A sequel to last week’s electoral tragedy will play out in the Commons.
Instead of a programme for hope and renewal, the Queen will deliver a dismal Boris agenda for the country.
It will be her second Queen’s Speech under Prime Minister Johnson, essentially a re-run of the one from two months ago.
This time it will be driven by the power of what Boris calls a “stonking” majority.
That makes it more significant but no more promising.
Boris has forged a new political landscape in a divided, dysfunctional Britain created by ten years of Tory misrule.
He has won a historic and perplexing victory by persuading voters he is the best person to put right the damage he has been so complicit in wreaking throughout every community in the country.
The size of his majority means Boris has free rein to rule from Downing Street for five years.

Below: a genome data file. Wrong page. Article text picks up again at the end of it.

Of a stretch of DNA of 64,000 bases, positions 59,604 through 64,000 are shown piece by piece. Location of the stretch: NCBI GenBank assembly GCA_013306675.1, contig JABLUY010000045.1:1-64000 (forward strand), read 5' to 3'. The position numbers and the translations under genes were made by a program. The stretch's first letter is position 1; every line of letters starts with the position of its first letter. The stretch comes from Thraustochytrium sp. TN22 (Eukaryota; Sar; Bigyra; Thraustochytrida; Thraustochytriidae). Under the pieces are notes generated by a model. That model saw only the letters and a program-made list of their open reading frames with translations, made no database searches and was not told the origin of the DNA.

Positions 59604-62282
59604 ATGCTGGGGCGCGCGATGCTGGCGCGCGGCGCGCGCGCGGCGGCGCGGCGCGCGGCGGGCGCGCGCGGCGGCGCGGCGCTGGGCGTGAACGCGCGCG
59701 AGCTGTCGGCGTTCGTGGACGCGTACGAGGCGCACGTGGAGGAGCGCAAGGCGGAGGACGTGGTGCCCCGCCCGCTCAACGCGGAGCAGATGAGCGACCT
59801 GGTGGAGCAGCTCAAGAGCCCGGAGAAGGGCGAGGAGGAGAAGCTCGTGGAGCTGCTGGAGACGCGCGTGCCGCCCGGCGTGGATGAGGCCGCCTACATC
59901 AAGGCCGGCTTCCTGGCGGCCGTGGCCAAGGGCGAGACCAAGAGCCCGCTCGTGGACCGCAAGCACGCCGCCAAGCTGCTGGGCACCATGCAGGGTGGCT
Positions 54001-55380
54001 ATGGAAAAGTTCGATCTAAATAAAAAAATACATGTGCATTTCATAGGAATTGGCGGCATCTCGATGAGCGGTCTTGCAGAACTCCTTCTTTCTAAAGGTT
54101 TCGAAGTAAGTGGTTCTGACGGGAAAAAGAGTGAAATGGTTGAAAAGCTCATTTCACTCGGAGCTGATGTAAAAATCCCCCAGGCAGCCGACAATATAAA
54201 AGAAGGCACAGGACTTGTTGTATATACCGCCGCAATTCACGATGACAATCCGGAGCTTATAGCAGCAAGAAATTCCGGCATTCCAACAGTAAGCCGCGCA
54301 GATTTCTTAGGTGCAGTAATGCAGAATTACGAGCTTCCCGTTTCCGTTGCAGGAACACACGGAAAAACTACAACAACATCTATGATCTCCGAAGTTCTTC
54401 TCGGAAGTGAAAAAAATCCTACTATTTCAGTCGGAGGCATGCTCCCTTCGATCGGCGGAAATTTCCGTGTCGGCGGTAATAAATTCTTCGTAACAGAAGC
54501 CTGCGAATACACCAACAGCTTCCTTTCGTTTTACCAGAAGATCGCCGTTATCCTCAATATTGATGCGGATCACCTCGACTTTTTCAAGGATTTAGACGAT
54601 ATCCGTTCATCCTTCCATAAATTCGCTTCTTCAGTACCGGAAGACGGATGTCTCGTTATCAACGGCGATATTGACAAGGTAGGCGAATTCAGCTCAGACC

He must prove to those who have lent him their votes in Labour heartlands that he means what he says about fairness and support for public services such as the NHS.
With his record of lies and broken promises we can be forgiven for casting large buckets of doubt on his intentions and the outcome.
He needs his feet held firmly to the fire. But with no sign of an early replacement for the crushed Jeremy Corbyn, we don’t yet know who will take on that role in the Commons.
As Labour’s Jon Trickett says in the Sunday People today, it is time for politicians to reconnect with the people they are meant to represent.
Trust desperately needs to be restored.
It remains to be seen if Boris is the right man for the job.
Labour’s renewal has to be deep and has a long way to go.
But Boris’s problems are just beginning.